3 able to recognize your own skills and qualities, then proving them to a potential employer. This is challenging for adults; it s even more so for teenagers. Many teens may never have thought about their own skills. Or for some who ve never held jobs before, they may not feel they have any experience or skills to bring to a job. Add to this the daunting prospect of talking to a complete stranger, and a job interview may seem like a terrifying experience. In this lesson, you can help students prepare for future job interviews by helping them recognize their own skills and identify situations in which they ve proven each one. VOCABULARY... Executive summary: a brief overview that condenses the key points of a longer document or report. IMPLEMENTATION OPTIONS... DO NOW: (You may choose to present the Warm Up activity as a written Do Now. Present the questions on the board or overhead, and have students write only their answers on index cards. You could also choose to give the students a handout by copying Facilitator Resource 1, DO NOW.) Questions: 1. List three skills that you are good at that will make an employer want to hire you. 2. Explain why you think these skills would be useful in a workplace setting. [Then call on students to read their answers and continue with Warm Up as written.] In Activity I, Warm Up: Employer Survey Review, if you think your students will struggle to interpret the results of Facilitator Resource 2, Job Survey: Executive Summary, you can go over the results as class. You could also choose to model the first section and then have the students work in pairs for the remaining sections. In Activity II, What Are Your Skills?, if you think your students will rush through Portfolio pages 9 and 10, Personal Skills Checklist, you may choose to complete this as a class. Read each skill aloud and have students assess how good they are at this skill. In addition, you may also find it helpful to model an example or two on Portfolio page 11, Demonstrating Personal Skills. 357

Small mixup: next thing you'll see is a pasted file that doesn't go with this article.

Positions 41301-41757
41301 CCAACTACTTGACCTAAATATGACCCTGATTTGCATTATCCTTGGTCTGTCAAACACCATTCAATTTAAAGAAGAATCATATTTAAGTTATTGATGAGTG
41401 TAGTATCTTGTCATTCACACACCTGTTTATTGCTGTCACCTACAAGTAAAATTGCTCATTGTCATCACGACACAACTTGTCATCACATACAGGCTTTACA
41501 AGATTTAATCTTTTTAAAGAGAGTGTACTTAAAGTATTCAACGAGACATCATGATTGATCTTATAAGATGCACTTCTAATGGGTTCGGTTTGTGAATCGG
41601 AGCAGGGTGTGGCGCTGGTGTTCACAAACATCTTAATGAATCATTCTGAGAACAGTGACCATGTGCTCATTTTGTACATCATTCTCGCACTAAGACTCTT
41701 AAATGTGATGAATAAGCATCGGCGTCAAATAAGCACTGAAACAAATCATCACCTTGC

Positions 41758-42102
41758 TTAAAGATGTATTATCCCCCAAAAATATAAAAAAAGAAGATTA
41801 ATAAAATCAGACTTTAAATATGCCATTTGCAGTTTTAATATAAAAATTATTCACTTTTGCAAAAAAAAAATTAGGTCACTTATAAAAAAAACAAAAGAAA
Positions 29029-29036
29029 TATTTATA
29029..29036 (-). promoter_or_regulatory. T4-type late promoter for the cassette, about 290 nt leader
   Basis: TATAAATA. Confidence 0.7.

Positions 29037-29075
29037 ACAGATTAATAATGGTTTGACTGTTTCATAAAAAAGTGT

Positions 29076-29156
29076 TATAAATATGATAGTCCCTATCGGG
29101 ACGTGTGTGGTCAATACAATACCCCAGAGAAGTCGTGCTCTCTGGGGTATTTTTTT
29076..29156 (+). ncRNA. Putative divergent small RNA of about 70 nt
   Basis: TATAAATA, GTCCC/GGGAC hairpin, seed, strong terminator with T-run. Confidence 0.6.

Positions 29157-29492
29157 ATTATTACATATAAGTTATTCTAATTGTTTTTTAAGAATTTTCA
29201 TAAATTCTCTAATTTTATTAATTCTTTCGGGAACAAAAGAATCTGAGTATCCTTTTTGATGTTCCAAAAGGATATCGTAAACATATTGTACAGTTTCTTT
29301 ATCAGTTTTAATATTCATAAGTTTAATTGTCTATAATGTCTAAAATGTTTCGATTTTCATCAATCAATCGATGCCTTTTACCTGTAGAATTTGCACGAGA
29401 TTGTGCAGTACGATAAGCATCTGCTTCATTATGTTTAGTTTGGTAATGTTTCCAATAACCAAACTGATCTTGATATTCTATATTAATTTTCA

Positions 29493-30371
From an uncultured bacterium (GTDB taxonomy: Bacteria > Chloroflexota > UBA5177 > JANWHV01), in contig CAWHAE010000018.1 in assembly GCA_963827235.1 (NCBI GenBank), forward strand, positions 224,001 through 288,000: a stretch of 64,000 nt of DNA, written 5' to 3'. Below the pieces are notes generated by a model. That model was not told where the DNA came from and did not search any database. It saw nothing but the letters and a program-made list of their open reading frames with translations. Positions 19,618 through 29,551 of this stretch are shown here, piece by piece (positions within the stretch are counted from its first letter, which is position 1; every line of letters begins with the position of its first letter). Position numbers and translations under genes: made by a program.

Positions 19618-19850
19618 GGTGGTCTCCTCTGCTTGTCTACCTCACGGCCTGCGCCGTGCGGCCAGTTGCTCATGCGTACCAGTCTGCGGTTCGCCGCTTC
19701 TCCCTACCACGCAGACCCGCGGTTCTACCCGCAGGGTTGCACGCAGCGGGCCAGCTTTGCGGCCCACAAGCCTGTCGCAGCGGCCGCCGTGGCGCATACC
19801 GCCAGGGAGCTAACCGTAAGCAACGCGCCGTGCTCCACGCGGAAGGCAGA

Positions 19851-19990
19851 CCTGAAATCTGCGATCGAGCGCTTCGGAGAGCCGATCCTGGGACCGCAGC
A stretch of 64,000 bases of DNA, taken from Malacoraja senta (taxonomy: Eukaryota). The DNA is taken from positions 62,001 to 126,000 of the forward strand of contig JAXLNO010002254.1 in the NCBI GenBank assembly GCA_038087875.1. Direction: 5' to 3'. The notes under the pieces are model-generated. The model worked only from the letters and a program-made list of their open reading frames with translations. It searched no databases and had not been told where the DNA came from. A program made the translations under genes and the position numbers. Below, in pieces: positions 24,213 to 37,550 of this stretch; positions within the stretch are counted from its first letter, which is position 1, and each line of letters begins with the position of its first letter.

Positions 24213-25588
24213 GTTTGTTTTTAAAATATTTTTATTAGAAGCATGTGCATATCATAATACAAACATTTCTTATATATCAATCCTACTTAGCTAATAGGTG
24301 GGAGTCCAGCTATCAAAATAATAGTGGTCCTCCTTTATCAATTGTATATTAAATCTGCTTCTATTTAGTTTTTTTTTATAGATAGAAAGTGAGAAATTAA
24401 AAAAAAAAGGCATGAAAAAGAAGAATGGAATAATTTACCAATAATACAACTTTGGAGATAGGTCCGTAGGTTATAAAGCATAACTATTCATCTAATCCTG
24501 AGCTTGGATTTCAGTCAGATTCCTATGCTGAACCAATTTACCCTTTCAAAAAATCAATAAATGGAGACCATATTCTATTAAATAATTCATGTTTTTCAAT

4 Grade 10, Finding a Job #: Lesson Title ACTIVITY STEPS... I. WARM UP: Employer Survey Review (15 minutes) 1. SAY SOMETHING LIKE: Welcome back! For the past few weeks, we ve been talking about jobs for teens the huge benefits of entry-level jobs, local businesses that hire teens, and what jobs are available for high school students. And last week, we worked on thank you notes to the employers that participated in our surveys. This week, we re going to begin by reviewing the results from these surveys. With these results, we will identify qualities that are most important to employers. Then, we ll talk about ways to show employers you have the skills they re looking for. 2. [Hand out copies of the completed Facilitator Resource 3, Job Survey: Participating Employers.] SAY SOMETHING LIKE: Here is a list of all the employers that were interviewed in this survey. Take a moment to circle the two businesses where you d most like to work. 3. [Next, hand out copies of the completed Facilitator Resource 2, Job Survey: Executive Summary.] 4. SAY SOMETHING LIKE: Now imagine you re sitting in an interview with one of the employers you just circled. What kind of job applicant are they looking for? Lucky for us, we found out the answer to that question in our surveys! All the results from your surveys have been compiled into this executive summary. Take a few minutes to look through the results, and circle the top three answers for each question. 5. SAY SOMETHING LIKE: Let s review what we learned from our surveys. First, let s focus on page one of the executive summary. What is the minimum hiring age at most of these places? What s the hourly wage for teens? Which of the available jobs for high school students would you be interested in? 6. SAY SOMETHING LIKE: Now turn to page two of the executive summary. What are the top three qualities that employers most value in their teen workers? What top three qualities in job applicants are most impressive to employers? What is the least-desirable quality? 358